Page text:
It is clear from the European solar electricity map below that Solar PV energy has really taken over, irrespective of the large differences in the solar potential of the Mediterranean countries compared to Northern Europe and the UK.
This is due to the versatility and cheap prices of solar PV units, which can be installed as individual units on small properties or turned into large solar PV farms.
Any differences observed between the different countries depend almost entirely on how well governments facilitate their implementation. So how does the UK compare to a mix of European countries?
It is clear from the graph that the UK has recently experienced a significant deceleration in growth over the last five years, coincidental with the Brexit period.
The difference here clearly lies in governmental intervention. For example, the Netherlands have almost 80% of their solar energy coming from small <10kW installations, as they have been offering tax rebates, installation grants for homes and businesses, and credit for selling their solar to the grid.
To put it into an absolute context, the UK’s solar capacity of almost 14GW pales in comparison to Germany’s 50GW installed capacity which supplies just over 8% of its electricity needs, despite being at similar latitudes.
Without further incentives for solar PV installation in the UK, the country will inevitably keep lagging behind the rest of Europe.
It is common knowledge that France is the uncontested nuclear powerhouse of Europe, with >60% of its electricity coming from its nuclear fission reactors.
However, other countries like Sweden, Finland, Belgium, Slovakia and Hungary are also significant nuclear electricity producers, and together bring the EU’s average to a significant 25%.
The UK produced 46TWh of energy from its 4 operating nuclear facilities in 2021, which meets 15% of the total electricity needs. Comparatively, there are 180 nuclear plants in Europe.
Similarly to hydro energy, nuclear output has remained relatively constant in Europe over the last 40 years, with a general decline as a result of general anti-nuclear sentiment, cheap fossil fuels and improvement in renewables.
In 1987, Britain produced 28% of its electricity from nuclear, which is almost double its proportion in 2021. The construction of a new reactor at Hinkley Point should significantly increase the UK’s nuclear capacity and low-carbon electricity generation.
Interestingly, the only other European countries currently building nuclear reactors are Slovakia and France (Plus Turkey and Russia if you include these within Europe), showing the UK as one of the only other nations committed to a nuclear future.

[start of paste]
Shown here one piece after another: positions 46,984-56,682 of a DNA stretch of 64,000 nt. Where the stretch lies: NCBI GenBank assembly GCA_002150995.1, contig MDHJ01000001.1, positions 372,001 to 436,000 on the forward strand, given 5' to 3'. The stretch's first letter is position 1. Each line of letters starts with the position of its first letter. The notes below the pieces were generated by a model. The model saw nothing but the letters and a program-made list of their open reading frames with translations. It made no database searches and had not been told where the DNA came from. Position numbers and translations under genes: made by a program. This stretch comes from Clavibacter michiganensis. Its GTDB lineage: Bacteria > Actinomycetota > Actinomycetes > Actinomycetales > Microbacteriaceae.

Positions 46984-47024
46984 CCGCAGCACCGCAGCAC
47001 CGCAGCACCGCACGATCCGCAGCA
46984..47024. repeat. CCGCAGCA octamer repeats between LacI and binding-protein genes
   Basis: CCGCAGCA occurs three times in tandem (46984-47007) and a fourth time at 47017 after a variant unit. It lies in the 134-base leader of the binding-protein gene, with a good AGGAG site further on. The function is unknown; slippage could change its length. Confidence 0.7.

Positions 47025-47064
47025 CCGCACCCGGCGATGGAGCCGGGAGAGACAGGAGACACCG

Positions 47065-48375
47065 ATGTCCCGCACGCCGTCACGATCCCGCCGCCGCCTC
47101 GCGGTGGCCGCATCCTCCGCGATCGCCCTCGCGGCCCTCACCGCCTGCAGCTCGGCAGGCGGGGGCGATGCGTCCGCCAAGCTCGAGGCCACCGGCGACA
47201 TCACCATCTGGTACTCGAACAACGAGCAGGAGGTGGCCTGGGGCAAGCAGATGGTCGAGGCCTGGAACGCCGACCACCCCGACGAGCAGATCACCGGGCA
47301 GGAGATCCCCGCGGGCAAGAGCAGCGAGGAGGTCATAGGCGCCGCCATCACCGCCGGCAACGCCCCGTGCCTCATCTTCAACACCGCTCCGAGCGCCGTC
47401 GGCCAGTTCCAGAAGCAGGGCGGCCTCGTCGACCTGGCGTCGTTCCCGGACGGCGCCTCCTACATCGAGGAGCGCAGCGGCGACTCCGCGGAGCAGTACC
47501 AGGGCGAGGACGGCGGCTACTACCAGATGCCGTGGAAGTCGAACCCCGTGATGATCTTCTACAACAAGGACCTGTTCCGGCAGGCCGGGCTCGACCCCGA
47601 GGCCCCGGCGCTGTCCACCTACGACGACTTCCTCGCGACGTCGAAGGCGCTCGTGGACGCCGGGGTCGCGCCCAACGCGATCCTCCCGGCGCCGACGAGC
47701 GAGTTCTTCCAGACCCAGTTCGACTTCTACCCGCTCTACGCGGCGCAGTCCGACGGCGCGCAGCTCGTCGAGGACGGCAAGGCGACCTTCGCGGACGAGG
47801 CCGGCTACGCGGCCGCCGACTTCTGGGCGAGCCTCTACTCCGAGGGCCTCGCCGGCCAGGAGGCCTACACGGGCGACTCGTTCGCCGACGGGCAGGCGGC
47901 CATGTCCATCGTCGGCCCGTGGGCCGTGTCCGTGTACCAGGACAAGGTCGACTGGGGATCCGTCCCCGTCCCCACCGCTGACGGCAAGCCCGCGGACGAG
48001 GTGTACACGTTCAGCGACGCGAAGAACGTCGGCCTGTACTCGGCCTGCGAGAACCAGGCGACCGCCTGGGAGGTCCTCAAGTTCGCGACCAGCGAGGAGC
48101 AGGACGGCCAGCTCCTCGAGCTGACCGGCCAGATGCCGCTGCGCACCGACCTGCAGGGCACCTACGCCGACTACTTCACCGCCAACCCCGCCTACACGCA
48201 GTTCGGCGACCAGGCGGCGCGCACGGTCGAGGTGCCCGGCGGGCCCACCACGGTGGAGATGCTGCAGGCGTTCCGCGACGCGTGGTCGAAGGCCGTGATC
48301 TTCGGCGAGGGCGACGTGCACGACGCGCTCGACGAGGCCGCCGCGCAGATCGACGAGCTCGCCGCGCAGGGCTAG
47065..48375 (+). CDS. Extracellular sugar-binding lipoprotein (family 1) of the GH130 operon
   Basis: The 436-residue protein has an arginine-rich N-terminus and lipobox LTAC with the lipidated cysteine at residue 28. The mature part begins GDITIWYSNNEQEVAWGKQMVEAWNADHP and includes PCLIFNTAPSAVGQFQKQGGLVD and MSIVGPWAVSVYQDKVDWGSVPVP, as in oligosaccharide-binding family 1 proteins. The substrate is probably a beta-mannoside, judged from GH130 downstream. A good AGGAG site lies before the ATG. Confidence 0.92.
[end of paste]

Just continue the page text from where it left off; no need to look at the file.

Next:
Honourary mention to Geothermal Energy, of which the UK produces a negligible amount (for heating purposes only) despite having significant resources in places like the South West of England.
However, the cost and accessibility of British geothermal resources pale in comparison to those of Iceland and Italy, which are the European geothermal leaders.
It is worth noting that the installed geothermal capacity runs in the 100s/10s of MW, which is in the range of 100 to 1000 times less in comparison to wind and nuclear capacities that run in the 100s/10s of GW.
However, if the costs of geothermal energy decline over time, perhaps the UK will pioneer an increasing amount of projects, like those in Newcastle, Southampton and the Eden Project in Cornwall.
Is the UK > Europe in low-carbon energy adoption?
The UK’s historical reliance on natural gas and the large size of its population and industry have meant that it does have it tough compared to smaller nations that have historically met much of their demand from hydropower, and to France whose technocratic government has historically bet on nuclear energy.
Despite this and all of its governmental flaws, the UK has made significant strides in its implementation of wind energy and is one of only three European nations building a new nuclear reactor over the next decade. These are impressive feats in a regional context.
However, it is significantly falling behind in the implementation of solar energy, which is significantly aiding the low-carbon agendas of Germany and the Netherlands, which are also struggling behind the EU average low-carbon electricity adoption.
Perhaps if the controversial Drax power station does manage to implement its CCUS solution successfully and prove its sustainable biomass claims, this would add a significant, baseload low-carbon energy source.
So the UK is not doing as badly as we may have expected in a Europe-wide context, considering the political instability that we have seen since Brexit, and its historical neglect of renewables which is no different to other sophisticated European economies like Germany, the Netherlands and Italy.
However, it can certainly do better in some areas like solar PV, and perhaps even explore alternative possibilities like sand batteries.
At AquaSwitch, we only hope that the current energy crisis wakes up both the general population and the British government to do more about the UK’s green energy security.